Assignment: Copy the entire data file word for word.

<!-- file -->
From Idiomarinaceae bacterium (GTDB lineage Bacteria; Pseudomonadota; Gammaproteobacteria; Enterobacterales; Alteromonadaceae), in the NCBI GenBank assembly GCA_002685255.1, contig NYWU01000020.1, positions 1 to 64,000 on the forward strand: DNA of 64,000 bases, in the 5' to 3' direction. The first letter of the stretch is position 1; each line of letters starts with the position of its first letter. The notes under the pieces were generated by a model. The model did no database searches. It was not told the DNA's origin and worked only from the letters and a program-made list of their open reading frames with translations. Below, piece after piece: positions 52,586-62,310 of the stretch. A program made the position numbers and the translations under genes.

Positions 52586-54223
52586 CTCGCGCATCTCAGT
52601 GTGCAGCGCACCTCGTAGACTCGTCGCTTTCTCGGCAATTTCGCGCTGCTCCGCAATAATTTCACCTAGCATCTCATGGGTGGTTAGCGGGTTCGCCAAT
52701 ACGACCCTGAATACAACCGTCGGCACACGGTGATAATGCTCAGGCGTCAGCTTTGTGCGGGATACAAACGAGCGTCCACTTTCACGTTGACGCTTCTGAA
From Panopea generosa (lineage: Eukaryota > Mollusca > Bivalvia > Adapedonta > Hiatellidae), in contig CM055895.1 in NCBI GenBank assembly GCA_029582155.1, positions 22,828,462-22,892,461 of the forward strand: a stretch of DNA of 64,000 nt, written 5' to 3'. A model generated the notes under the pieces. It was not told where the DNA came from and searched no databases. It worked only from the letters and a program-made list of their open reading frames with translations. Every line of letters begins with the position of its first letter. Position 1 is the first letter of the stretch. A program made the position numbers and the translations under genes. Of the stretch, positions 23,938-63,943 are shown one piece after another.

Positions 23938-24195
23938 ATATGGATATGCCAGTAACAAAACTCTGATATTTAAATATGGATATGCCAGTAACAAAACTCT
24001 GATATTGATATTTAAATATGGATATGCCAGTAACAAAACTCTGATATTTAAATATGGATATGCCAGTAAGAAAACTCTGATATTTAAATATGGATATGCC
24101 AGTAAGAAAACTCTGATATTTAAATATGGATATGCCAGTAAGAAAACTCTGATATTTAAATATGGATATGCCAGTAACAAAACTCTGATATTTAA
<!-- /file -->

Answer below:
From Idiomarinaceae bacterium (GTDB lineage Bacteria; Pseudomonadota; Gammaproteobacteria; Enterobacterales; Alteromonadaceae), in the NCBI GenBank assembly GCA_002685255.1, contig NYWU01000020.1, positions 1 to 64,000 on the forward strand: DNA of 64,000 bases, in the 5' to 3' direction. The first letter of the stretch is position 1; each line of letters starts with the position of its first letter. The notes under the pieces were generated by a model. The model did no database searches. It was not told the DNA's origin and worked only from the letters and a program-made list of their open reading frames with translations. Below, piece after piece: positions 52,586-62,310 of the stretch. A program made the position numbers and the translations under genes.

Positions 52586-54223
52586 CTCGCGCATCTCAGT
52601 GTGCAGCGCACCTCGTAGACTCGTCGCTTTCTCGGCAATTTCGCGCTGCTCCGCAATAATTTCACCTAGCATCTCATGGGTGGTTAGCGGGTTCGCCAAT
52701 ACGACCCTGAATACAACCGTCGGCACACGGTGATAATGCTCAGGCGTCAGCTTTGTGCGGGATACAAACGAGCGTCCACTTTCACGTTGACGCTTCTGAA
From Panopea generosa (lineage: Eukaryota > Mollusca > Bivalvia > Adapedonta > Hiatellidae), in contig CM055895.1 in NCBI GenBank assembly GCA_029582155.1, positions 22,828,462-22,892,461 of the forward strand: a stretch of DNA of 64,000 nt, written 5' to 3'. A model generated the notes under the pieces. It was not told where the DNA came from and searched no databases. It worked only from the letters and a program-made list of their open reading frames with translations. Every line of letters begins with the position of its first letter. Position 1 is the first letter of the stretch. A program made the position numbers and the translations under genes. Of the stretch, positions 23,938-63,943 are shown one piece after another.

Positions 23938-24195
23938 ATATGGATATGCCAGTAACAAAACTCTGATATTTAAATATGGATATGCCAGTAACAAAACTCT
24001 GATATTGATATTTAAATATGGATATGCCAGTAACAAAACTCTGATATTTAAATATGGATATGCCAGTAAGAAAACTCTGATATTTAAATATGGATATGCC
24101 AGTAAGAAAACTCTGATATTTAAATATGGATATGCCAGTAAGAAAACTCTGATATTTAAATATGGATATGCCAGTAACAAAACTCTGATATTTAA